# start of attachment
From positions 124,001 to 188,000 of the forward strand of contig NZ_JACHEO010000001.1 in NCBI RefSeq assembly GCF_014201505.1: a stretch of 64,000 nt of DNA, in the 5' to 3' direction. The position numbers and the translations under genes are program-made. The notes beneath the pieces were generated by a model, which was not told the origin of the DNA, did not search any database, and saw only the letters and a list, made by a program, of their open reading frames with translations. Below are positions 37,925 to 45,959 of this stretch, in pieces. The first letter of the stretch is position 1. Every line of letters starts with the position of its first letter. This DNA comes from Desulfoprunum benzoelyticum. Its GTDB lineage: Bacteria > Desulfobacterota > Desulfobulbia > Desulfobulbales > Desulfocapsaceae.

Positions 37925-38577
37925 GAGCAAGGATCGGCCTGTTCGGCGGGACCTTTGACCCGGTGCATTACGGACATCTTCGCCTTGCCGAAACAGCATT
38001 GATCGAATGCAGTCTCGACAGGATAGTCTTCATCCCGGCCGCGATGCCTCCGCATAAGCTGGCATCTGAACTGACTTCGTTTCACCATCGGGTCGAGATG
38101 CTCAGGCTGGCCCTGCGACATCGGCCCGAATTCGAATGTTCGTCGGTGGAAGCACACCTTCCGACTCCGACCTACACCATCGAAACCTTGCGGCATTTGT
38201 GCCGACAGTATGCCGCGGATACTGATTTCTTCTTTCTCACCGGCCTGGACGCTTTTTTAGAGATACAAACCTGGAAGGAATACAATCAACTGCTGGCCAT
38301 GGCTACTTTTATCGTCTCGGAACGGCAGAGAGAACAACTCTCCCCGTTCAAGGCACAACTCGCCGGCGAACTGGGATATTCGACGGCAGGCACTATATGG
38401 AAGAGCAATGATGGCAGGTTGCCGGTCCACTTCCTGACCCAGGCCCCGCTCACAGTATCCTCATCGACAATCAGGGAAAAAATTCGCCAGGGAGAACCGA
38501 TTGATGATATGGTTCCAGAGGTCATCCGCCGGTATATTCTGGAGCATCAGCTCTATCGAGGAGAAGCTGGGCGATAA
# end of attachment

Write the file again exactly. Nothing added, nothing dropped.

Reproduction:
From positions 124,001 to 188,000 of the forward strand of contig NZ_JACHEO010000001.1 in NCBI RefSeq assembly GCF_014201505.1: a stretch of 64,000 nt of DNA, in the 5' to 3' direction. The position numbers and the translations under genes are program-made. The notes beneath the pieces were generated by a model, which was not told the origin of the DNA, did not search any database, and saw only the letters and a list, made by a program, of their open reading frames with translations. Below are positions 37,925 to 45,959 of this stretch, in pieces. The first letter of the stretch is position 1. Every line of letters starts with the position of its first letter. This DNA comes from Desulfoprunum benzoelyticum. Its GTDB lineage: Bacteria > Desulfobacterota > Desulfobulbia > Desulfobulbales > Desulfocapsaceae.

Positions 37925-38577
37925 GAGCAAGGATCGGCCTGTTCGGCGGGACCTTTGACCCGGTGCATTACGGACATCTTCGCCTTGCCGAAACAGCATT
38001 GATCGAATGCAGTCTCGACAGGATAGTCTTCATCCCGGCCGCGATGCCTCCGCATAAGCTGGCATCTGAACTGACTTCGTTTCACCATCGGGTCGAGATG
38101 CTCAGGCTGGCCCTGCGACATCGGCCCGAATTCGAATGTTCGTCGGTGGAAGCACACCTTCCGACTCCGACCTACACCATCGAAACCTTGCGGCATTTGT
38201 GCCGACAGTATGCCGCGGATACTGATTTCTTCTTTCTCACCGGCCTGGACGCTTTTTTAGAGATACAAACCTGGAAGGAATACAATCAACTGCTGGCCAT
38301 GGCTACTTTTATCGTCTCGGAACGGCAGAGAGAACAACTCTCCCCGTTCAAGGCACAACTCGCCGGCGAACTGGGATATTCGACGGCAGGCACTATATGG
38401 AAGAGCAATGATGGCAGGTTGCCGGTCCACTTCCTGACCCAGGCCCCGCTCACAGTATCCTCATCGACAATCAGGGAAAAAATTCGCCAGGGAGAACCGA
38501 TTGATGATATGGTTCCAGAGGTCATCCGCCGGTATATTCTGGAGCATCAGCTCTATCGAGGAGAAGCTGGGCGATAA